February 24, 2023

What’s next for Indiana Avenue? Indianapolis aims to revive the historic block

Claudia Polley, founder and president of Urban Legacy Land Initiative, spoke about the Indiana Avenue Certified Strategic Plan during a press conference at the Kurt Vonnegut Museum and Library Feb. 24. - Chloe McGowan/Indianapolis Recorder

Claudia Polley, founder and president of Urban Legacy Land Initiative, spoke about the Indiana Avenue Certified Strategic Plan during a press conference at the Kurt Vonnegut Museum and Library Feb. 24.

Chloe McGowan/Indianapolis Recorder

An initiative that aims to revive Indiana Avenue is officially in the works.

The Indiana Avenue Certified Strategic Plan aims to redevelop and preserve the area along Indiana Avenue stretching north to 16th Street, east to Capitol Avenue, south to Military Park and west to the White River, Mayor Joe Hogsett said during a press conference Feb. 23.

The plan is a partnership between the Department of Metropolitan Development (DMD), Reclaim Indiana Avenue and Urban Legacy Lands Initiative. Hogsett said DMD is accepting proposals from consulting teams, community organizations and residents to begin drafting the plan.

“We are here today to invite proposals to develop a certified plan for Indiana Avenue,” Hogsett said. “This plan will honor the rich history of the avenue while developing on its considerable assets.”

As they prepare to “define the avenue’s future,” Hogsett said he acknowledges the city of Indianapolis’ part in the avenue’s traumatic history.

Once the cultural hub for the African American community, culture, music and commerce, the rich history of Indiana Avenue reached beyond the boundaries of the city. As one of four diagonal thoroughfares of Indianapolis, the historic block was home to the Walker Manufacturing Company — now the Madam Walker Legacy Center — and Indianapolis Recorder Newspaper until 1975.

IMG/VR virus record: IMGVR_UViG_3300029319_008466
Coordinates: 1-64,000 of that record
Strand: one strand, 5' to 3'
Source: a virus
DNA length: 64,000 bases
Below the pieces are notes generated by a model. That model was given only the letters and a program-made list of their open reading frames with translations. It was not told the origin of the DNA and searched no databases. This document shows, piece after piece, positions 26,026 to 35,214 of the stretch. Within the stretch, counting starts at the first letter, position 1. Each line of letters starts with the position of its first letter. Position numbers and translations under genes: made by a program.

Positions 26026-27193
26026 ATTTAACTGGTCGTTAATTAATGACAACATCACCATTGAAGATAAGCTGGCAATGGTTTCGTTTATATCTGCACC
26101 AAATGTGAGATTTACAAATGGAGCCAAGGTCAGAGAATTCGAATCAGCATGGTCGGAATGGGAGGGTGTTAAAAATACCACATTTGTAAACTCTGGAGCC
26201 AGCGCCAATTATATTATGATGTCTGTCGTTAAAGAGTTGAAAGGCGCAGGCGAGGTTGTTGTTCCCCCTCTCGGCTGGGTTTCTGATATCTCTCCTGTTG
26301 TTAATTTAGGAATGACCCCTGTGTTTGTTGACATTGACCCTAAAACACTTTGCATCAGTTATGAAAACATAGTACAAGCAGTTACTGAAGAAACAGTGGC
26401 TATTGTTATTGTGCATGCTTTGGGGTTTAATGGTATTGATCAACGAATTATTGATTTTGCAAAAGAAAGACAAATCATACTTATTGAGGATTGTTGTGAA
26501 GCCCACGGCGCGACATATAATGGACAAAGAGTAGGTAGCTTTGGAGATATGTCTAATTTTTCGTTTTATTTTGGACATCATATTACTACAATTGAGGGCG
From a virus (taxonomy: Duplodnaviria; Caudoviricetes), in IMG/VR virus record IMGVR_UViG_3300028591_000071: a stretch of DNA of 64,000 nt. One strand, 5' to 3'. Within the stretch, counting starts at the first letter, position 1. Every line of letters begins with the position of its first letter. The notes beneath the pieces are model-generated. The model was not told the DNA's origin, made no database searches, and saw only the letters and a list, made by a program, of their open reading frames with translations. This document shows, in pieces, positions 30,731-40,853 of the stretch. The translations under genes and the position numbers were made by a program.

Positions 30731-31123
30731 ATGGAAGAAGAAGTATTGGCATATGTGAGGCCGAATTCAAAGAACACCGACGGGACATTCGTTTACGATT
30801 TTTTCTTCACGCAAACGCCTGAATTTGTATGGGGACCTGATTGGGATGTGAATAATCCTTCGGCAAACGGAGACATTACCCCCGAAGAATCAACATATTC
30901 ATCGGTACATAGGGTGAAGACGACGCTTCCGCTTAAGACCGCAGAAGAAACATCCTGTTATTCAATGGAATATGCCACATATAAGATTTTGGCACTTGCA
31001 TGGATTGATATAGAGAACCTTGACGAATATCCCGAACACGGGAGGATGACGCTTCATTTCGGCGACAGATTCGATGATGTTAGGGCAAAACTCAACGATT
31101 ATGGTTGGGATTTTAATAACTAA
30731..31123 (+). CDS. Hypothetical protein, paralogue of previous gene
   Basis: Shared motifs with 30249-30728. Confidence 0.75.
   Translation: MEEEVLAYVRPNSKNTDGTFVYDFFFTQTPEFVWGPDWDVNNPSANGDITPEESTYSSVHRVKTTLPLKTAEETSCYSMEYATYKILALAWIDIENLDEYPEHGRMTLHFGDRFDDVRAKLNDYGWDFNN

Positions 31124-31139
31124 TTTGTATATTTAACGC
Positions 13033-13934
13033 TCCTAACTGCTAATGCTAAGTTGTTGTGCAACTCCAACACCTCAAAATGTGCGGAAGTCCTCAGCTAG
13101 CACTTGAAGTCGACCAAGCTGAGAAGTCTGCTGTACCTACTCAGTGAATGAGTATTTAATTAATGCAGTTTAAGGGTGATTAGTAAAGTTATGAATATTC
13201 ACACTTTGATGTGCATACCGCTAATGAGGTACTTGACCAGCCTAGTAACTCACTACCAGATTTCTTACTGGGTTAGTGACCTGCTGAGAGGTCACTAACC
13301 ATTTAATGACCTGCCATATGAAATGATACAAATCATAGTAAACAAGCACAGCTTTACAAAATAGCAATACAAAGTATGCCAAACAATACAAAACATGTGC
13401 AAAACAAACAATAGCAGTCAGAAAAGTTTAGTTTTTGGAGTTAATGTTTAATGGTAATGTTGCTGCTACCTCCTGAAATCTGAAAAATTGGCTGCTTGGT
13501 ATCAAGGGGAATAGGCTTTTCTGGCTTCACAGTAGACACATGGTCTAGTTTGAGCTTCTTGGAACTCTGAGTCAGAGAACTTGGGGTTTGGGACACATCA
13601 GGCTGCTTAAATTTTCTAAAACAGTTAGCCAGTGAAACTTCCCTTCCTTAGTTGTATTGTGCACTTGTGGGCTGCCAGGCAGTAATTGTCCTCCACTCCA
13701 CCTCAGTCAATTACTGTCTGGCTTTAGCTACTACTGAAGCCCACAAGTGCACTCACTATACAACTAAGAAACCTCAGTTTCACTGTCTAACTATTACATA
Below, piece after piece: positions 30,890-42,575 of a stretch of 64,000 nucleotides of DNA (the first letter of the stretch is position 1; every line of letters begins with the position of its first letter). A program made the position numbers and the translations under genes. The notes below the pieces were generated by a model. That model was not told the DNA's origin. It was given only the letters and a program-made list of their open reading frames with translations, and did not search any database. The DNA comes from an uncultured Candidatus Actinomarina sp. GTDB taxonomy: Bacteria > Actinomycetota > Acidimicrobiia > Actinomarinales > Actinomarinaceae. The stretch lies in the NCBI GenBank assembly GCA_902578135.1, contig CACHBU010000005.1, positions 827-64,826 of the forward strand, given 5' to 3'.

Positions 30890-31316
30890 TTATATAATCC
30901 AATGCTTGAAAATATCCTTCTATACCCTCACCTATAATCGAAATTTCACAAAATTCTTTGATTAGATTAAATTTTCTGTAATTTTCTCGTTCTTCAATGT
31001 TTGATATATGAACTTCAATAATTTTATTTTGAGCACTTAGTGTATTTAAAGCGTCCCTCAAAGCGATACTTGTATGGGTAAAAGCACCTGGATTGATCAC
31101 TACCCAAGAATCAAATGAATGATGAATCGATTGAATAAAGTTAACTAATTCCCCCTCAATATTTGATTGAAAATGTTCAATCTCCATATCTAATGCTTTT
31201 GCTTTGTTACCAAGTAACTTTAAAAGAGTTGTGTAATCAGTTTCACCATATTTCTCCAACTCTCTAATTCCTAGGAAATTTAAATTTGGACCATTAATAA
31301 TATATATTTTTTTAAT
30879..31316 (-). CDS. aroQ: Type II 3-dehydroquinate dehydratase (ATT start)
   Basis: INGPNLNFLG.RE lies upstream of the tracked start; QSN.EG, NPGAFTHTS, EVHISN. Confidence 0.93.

Urban renewal drove widespread displacement, and the people left on the avenue suffered from unsafe roads, degrading infrastructure and noise and air pollution for too long, said Paula Brooks, third-generation resident, activist and founder of Reclaim Indiana Avenue.

The people of Indiana Avenue are deserving of “a clean, safe and healthy environment,” Brooks said, and this plan aims to finally give them that.

“We’re here to reveal, protect and restore the rich heritage of Black Americans,” said Claudia Polley, founder and president of Urban Legacy Land Initiative. “Our work is to help all of you realize the depth, the value and the future of Indiana Avenue.”

City-County Council President Vop Osili said the plan is a chance to envision a future “that would make all of our grandparents proud.”

“It’s a chance to do something that — to be frank — our city has generally failed to do,” Osili said, “and that is thoughtfully preserve the history and the legacy of Black neighborhoods and plan in concrete and specific terms for inclusive and racially equitable development and redevelopment.”

Responses for the Indiana Avenue Certified Strategic Plan are due to DMD by March 23.

Contact Indianapolis Recorder staff writer Chloe McGowan at 317-762-7848 and chloegm@indyrecorder.com. Follow her on Twitter @chloe_mcgowanxx.

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